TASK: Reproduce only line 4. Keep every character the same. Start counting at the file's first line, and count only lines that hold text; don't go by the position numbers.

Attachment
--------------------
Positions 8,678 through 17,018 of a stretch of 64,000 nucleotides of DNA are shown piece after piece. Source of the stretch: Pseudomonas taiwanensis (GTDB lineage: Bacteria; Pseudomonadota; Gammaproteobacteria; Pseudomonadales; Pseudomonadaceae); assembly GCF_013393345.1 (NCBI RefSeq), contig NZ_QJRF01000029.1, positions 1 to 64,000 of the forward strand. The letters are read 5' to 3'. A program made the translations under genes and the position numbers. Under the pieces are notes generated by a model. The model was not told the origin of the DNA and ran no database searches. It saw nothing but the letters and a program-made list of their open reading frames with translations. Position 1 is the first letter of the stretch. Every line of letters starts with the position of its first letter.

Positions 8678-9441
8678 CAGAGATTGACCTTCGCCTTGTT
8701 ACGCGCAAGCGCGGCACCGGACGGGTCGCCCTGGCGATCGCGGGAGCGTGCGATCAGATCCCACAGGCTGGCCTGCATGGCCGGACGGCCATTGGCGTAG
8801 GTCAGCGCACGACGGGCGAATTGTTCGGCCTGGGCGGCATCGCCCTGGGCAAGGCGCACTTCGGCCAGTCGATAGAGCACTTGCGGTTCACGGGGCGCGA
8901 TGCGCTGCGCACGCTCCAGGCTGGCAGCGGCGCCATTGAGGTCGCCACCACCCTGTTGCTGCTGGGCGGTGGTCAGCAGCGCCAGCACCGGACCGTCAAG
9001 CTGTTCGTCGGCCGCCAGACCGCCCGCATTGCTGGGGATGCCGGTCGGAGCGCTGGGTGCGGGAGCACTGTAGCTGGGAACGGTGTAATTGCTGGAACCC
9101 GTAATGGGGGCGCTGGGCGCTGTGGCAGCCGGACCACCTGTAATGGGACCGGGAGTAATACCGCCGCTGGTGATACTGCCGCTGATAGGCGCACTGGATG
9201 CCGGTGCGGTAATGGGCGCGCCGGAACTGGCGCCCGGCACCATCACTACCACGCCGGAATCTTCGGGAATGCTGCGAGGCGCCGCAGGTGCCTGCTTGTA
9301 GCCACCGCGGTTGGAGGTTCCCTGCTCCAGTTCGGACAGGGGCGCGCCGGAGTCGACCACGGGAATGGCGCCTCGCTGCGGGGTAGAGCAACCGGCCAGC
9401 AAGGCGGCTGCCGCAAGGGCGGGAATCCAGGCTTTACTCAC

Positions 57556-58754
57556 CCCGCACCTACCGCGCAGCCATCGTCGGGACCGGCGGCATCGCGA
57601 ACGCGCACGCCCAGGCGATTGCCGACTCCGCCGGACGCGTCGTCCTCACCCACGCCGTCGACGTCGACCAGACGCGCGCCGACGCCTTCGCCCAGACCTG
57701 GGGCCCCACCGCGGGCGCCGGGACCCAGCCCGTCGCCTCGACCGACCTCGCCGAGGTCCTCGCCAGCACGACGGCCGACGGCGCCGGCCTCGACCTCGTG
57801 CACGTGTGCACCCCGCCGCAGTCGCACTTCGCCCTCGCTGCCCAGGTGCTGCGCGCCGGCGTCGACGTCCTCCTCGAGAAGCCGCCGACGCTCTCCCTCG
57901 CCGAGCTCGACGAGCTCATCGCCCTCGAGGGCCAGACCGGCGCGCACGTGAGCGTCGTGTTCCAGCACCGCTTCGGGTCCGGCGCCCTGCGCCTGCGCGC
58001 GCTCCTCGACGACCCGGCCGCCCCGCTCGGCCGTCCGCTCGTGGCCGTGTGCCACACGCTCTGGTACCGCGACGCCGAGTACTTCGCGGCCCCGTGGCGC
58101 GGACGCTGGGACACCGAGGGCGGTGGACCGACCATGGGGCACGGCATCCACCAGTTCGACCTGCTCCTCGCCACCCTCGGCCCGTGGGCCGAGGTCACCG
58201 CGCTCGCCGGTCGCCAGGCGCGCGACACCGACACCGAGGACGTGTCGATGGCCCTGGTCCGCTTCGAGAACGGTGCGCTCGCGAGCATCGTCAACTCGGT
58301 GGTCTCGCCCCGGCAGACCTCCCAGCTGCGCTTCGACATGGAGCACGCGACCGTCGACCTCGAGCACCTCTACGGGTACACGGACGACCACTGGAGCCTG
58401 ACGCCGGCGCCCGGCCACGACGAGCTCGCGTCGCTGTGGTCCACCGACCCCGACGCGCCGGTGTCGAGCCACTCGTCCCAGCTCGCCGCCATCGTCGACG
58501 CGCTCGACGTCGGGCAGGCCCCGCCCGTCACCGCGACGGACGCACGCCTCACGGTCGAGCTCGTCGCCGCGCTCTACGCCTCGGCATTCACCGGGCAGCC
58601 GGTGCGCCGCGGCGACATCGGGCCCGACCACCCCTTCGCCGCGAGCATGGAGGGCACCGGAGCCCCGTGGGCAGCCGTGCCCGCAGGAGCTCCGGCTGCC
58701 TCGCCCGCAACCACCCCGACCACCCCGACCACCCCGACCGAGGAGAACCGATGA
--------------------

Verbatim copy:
8701 ACGCGCAAGCGCGGCACCGGACGGGTCGCCCTGGCGATCGCGGGAGCGTGCGATCAGATCCCACAGGCTGGCCTGCATGGCCGGACGGCCATTGGCGTAG